Independent living has empowered my daughter. She has more control over her life, more choice and she is happier as a result.”


The team behind Where I Want to Live are people with robust experience in governance, specialist education, enterprise development and legal matters, amongst other fields. Additionally, several of the trustees have adult children with learning disabilities and therefore have first-hand experience relevant to the charity mission.

Roberto Morelli

Roberto Morelli

Roberto, together with Louise Keevil, is a founding member of Where I Want to Live.

Having studied science and graduated with a PhD from the University of Edinburgh, Roberto spent most of his working life in the financial sector.

Roberto is currently retired, lives in London and has four adult children, the eldest of whom, Alessandra, has Down’s syndrome. Alessandra is currently enjoying life in a supported living community. Roberto is the Chair of the Trustees.

Louise Keevil

Louise Keevil

Louise Keevil has many years of experience working with people with disabilities in a wide range of contexts, including as principal of a residential specialist college as well as managing projects nationally and internationally.

She has worked as a SEND (Special Educational Needs and Disability) specialist consultant, worked part time as the Inclusive Skills Manager for Natspec and she led the national Inclusive Skills Competitions agenda from its infancy.

Louise has a very strong belief in the basic concept that everybody should have the opportunity to be the best they can be and to follow their dreams.

Ali Toutounchi

Ali Toutounchi

Ali is a long-standing family friend of Roberto. Ali is married to Elizabeth; they have a disabled son, Ben, who is now a young adult. Ben lives happily at home with his family. Ali has a PhD in Actuarial Mathematics.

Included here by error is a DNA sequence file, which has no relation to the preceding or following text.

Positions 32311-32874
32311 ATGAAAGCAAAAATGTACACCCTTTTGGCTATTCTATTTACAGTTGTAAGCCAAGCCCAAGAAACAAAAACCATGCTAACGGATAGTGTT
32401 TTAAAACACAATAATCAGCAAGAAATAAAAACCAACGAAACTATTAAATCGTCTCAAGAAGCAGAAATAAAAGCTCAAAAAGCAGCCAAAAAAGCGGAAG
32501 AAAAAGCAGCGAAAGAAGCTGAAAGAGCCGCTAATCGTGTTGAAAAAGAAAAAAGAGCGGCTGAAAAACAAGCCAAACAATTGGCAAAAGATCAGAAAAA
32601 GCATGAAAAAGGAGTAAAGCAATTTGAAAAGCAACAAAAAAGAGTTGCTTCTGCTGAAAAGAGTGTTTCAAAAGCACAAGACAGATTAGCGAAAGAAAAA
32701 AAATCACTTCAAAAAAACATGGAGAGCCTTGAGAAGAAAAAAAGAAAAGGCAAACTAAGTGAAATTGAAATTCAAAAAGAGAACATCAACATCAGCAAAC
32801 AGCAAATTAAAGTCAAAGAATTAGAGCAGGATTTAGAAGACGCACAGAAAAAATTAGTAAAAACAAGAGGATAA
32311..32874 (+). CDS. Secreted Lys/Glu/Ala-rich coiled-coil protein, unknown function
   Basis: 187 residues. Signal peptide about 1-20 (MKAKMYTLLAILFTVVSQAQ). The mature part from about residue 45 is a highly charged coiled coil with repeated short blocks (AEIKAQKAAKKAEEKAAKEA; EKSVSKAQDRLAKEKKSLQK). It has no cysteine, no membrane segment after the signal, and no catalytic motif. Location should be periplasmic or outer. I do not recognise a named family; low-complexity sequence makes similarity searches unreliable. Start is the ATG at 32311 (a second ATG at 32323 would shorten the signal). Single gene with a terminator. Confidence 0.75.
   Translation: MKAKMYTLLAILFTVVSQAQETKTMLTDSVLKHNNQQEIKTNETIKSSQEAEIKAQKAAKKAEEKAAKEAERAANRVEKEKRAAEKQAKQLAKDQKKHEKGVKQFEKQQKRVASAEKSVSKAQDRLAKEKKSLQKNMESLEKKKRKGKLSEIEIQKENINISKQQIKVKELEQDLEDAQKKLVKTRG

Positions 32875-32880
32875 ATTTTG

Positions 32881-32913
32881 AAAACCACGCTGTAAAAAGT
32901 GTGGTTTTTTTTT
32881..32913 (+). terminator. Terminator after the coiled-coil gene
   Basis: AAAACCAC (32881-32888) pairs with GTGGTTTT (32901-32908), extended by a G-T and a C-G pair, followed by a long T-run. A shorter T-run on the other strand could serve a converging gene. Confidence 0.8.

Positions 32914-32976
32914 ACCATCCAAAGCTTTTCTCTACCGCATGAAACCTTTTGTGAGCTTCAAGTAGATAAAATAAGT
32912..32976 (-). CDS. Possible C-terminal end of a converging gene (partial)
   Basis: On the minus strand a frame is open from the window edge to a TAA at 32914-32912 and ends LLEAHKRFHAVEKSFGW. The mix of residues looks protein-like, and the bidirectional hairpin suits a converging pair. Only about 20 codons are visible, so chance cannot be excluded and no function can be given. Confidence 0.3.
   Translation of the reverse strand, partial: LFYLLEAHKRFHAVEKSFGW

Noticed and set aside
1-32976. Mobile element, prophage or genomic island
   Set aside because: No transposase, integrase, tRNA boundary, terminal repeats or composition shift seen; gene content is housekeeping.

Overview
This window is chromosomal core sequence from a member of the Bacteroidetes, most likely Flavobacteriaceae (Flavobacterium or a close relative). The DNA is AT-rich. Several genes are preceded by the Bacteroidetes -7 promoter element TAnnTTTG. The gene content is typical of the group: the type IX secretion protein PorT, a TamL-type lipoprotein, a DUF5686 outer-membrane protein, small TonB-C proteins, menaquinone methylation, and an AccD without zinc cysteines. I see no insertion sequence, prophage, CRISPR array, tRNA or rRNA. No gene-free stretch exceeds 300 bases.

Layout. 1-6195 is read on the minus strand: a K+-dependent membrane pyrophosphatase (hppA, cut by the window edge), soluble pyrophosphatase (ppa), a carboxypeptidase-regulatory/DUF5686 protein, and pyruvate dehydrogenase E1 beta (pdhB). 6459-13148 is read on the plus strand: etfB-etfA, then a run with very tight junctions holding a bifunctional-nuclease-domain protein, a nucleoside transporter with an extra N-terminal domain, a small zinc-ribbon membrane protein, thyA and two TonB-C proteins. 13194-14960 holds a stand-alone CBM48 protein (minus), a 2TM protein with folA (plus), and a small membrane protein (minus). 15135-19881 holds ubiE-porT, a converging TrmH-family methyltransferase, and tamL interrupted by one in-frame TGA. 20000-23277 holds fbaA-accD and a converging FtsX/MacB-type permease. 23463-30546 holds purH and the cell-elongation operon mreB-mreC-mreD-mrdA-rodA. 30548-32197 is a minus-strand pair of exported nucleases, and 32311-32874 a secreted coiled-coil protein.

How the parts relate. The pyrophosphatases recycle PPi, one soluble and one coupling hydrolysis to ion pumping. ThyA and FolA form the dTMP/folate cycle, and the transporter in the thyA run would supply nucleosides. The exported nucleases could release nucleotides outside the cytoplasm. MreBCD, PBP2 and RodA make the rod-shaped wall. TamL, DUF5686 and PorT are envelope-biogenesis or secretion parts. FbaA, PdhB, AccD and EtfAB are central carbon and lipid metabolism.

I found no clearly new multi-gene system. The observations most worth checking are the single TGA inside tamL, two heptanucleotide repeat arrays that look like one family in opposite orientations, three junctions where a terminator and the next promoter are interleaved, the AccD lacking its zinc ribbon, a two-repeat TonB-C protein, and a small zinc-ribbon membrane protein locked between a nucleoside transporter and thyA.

Ali has over 30 years of experience in investments, the bulk of which was dedicated to the management of public and private pension fund assets.

Since retirement, Ali has held a number of non-executive directorship roles including being a trustee of a leading UK mastertrust pension scheme.

Ian Burman

Ian Burman

Ian is a Solicitor and former Managing Partner of Laytons LLP’s London Office. He heads the firm’s Philanthropy Team and has over 30 years of advising charities and similar organisations both nationally and internationally.

He sits on the Board of an extensive range of charities covering a diverse variety of fields and currently sits as chair to a number of these.

Graeme Card

Graeme Card

Graeme is an outsourcing specialist with over 30 years of Public and Private sector experience. Working on a wide range of outsourcing procurement activity, from Indian Offshore IT and Business Process Outsourcing to Soft FM outsourcing.

He is currently working as a consultant in the Charity sector and as Treasurer and Trustee for another Charity.

He has two adult children, the youngest (Emily) has Down’s Syndrome and as such he is cognizant of the issues parents face with finding schooling and accommodation for their children. Emily currently lives very happily with her best friend Alessandra in supported living.

Neil Bevan

Neil Bevan

Neil is a Director of a number of companies working in Marketing, Graphic Design, Technology and Mobile App Development.

He has worked with charities and SEND colleges for many years, and is an Industry Champion for Derwen College in Shropshire. Neil has also forged links with specialist education providers overseas, encouraging collaboration, sharing of best practice and the adoption of technology to support people with learning disabilities, particularly in vocational training, across the globe.

Neil is a Fellow of the Chartered Institute of Marketing and a Member of the Institute of Leadership & Management. Outside work he enjoys escaping to the countryside as an Explorer Scout Leader.